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Arul Raj and ors. Vs. Elisikutty - Court Judgment

LegalCrystal Citation
SubjectLabour and Industrial
CourtKerala High Court
Decided On
Case NumberA.S. No. 326 of 1958
Judge
Reported inAIR1960Ker223; (1959)IILLJ770Ker
ActsWorkmen's Compensation Act, 1923 - Sections 23 and 32; Workmen's Compensation Rules - Rule 41
AppellantArul Raj and ors.
RespondentElisikutty
Appellant Advocate Panampilli Govinda Menon,; P.K. Krishnakutty Menon and;
Respondent Advocate K.P. Abraham, Adv.
DispositionCase remanded
Excerpt:
- - we think that this objection is well founded and has to prevail......of the deceased. the commissioner proceeded to take evidence. me recorded the evidence of the widow, the father, the sister and also of one independent witness produced on behalf of the father and sister of the deceased. after recording such evidence, he passed the final order in favour of the widow, that she alone was depending on the deceased and that she is entitled to the entire amount of compensation. it is against that order that the father and unmarried daughter have preferred this appeal. 2. the main ground urged on behalf of the appellants is that the procedure followed by the commissioner was highly irregular and that it has not considered the claim of the appellants on its merits. we think that this objection is well founded and has to prevail. when the father and the.....
Judgment:

Sankaran, C.J.

1. This appeal is directed against the award made in this case under the provisions of the Workmen's Compensation Act. One Arumugham, a labourer working in Thunkamala Estate was injured on 26-4-1957 and he died on 13-5-1957. Themanager of the estate deposited a sum of Rupees 1,200/- with the Commissioner for Workmen's Compensation, on 17-6-1957. This amount was to be paid to the dependants of the deceased. The Commissioner directed the District Labour Officer to inquire into the master and to send up the report on the question as to the persona who were depending on the deceased.

The report of that officer is to the effect that the present respondent who is the widow of the deceased was the only person depending on him. But the Commissioner was not prepared to accept that report without further enquiry.

Accordingly he published a notification calling upon others who were dependants of the deceased to appear and prefer their claims. The father of the deceased had already preferred claim as a dependent of the deceased. After the Gazette notification, the father preferred another claim on behalf of the minor unmarried daughter of the deceased. The Commissioner proceeded to take evidence. Me recorded the evidence of the widow, the father, the sister and also of one independent witness produced on behalf of the father and sister of the deceased. After recording such evidence, he passed the final order in favour of the widow, that she alone was depending on the deceased and that she is entitled to the entire amount of compensation. It is against that order that the father and unmarried daughter have preferred this appeal.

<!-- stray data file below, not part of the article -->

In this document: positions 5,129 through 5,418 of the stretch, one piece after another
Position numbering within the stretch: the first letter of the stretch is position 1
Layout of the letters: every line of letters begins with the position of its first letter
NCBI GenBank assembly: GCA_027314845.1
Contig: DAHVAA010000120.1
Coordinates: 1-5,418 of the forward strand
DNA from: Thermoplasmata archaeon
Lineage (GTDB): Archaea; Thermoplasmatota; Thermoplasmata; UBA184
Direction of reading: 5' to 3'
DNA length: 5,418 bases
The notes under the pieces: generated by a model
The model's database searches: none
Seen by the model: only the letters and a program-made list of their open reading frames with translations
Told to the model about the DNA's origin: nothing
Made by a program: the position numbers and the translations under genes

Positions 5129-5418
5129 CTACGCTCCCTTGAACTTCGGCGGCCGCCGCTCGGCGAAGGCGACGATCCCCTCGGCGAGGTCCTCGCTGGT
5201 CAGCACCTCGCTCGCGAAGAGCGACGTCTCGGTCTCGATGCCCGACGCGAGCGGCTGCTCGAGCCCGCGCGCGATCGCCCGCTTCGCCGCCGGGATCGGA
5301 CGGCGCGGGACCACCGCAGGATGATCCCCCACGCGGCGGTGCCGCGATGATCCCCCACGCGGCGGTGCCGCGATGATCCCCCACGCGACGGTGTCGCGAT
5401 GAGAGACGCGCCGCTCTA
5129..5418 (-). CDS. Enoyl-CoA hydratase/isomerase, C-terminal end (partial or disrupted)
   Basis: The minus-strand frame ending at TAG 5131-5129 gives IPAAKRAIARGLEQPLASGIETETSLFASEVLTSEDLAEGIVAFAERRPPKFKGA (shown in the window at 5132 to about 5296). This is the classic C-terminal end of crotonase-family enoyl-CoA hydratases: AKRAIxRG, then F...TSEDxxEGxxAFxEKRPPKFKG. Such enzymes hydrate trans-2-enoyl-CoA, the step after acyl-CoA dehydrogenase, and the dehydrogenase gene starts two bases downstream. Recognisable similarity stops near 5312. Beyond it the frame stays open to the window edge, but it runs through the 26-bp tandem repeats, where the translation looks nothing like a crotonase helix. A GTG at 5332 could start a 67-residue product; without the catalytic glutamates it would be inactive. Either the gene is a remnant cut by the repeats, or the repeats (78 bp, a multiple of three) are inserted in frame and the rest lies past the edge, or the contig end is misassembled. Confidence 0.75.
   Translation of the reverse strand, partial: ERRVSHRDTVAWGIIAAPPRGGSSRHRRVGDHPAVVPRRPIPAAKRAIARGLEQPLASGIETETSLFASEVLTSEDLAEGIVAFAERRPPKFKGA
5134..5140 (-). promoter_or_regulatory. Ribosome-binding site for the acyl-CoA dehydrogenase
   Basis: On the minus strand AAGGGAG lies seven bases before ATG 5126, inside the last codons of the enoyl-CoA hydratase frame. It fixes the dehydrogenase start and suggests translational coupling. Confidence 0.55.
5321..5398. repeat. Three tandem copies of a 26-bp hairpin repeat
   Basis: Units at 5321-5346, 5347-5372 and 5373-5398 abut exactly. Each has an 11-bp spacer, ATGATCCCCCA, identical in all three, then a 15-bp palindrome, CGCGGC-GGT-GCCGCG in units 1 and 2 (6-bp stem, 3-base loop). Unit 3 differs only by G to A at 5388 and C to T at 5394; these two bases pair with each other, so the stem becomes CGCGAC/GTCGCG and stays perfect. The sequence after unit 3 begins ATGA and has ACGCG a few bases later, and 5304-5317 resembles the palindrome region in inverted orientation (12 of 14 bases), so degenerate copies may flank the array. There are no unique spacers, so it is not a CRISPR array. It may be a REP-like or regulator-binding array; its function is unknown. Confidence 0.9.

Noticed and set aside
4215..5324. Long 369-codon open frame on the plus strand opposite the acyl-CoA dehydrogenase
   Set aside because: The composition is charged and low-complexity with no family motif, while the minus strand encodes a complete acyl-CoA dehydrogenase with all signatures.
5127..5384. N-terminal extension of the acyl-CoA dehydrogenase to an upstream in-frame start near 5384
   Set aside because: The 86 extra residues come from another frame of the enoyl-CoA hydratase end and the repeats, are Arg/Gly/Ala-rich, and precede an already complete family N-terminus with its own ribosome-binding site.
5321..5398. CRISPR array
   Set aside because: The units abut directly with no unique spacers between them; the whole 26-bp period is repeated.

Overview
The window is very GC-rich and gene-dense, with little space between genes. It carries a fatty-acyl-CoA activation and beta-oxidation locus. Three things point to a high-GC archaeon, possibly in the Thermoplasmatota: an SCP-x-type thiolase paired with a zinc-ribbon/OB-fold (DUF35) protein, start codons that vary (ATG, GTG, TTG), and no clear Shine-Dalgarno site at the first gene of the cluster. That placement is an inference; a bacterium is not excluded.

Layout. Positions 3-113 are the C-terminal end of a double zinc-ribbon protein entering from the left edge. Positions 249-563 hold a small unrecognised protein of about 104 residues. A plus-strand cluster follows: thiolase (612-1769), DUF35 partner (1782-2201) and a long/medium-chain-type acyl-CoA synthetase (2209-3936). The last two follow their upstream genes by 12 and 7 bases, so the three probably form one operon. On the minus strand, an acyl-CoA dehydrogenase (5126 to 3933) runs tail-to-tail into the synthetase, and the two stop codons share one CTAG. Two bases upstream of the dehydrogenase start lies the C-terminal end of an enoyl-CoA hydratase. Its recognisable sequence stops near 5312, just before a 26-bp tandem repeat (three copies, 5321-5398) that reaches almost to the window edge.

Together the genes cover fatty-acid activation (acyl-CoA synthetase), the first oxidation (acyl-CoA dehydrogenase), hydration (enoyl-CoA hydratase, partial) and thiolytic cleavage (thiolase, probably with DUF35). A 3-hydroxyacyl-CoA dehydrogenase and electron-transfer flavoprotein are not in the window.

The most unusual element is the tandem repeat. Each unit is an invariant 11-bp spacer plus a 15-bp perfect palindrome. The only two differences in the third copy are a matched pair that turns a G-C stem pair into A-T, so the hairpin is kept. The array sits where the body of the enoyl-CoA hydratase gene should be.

2. The main ground urged on behalf of the appellants is that the procedure followed by the Commissioner was highly irregular and that it has not considered the claim of the appellants on its merits. We think that this objection is well founded and has to prevail. When the father and the sister had come forward as claimants and when their claim was denied by the widow, the dispute between them had to be properly enquired into and judicially decided. The diseretion vested in the Commissioner who has undoubtedly a judicial discretion. The relevant sections of the Workmen's Compensation Act and also the rules framed under the Act make it clear that the enquiry contemplated in the matter of deciding disputes of this character should be an open enquiry in which the contesting parties may participate. The rules provide for the framing of issues. The enquiry is to be conducted in accordance with the provisions of Section 23 of tins Act and also of rule 41. When the claim is contested there is no meaning in taking ex parte evidence and in arriving at a decision on the basis of such ex pavte evidence. This was what the Commissioner did in the present case. He examined the widow on a date about which the other claimants had no notice. Naturally they had no opportunity to challenge her statements by cross-examining her. Similarly the examination of the, father, the sister and the independent witness was also conducted without notice to the widow and without giving her an opportunity to cross-examine these persons. Further it is seen from the Commissioner's order that he has not applied his mind to the evidence given on the side of the rival claimants. Nothing is stated about the acceptability or otherwise of such evidence. It is obvious that the order passed by the Commissioner cannot be accepted as a judicial order passed by him after conducting an enquiry in the manner contemplated by the Act and the rules framed under the Act. In this view of the matter the ease has to be sent back for a proper disposal of the claim. We do not wish to express any opinion at this stage on the merits of the claim put forward by the several contestants.

3. In the result, this appeal is allowed and theorder passed by the Commissioner is set aside. Thecase is sent back to the Commissioner for freshdisposal of the several claims in accordance withlaw and in the light of the observations made above.


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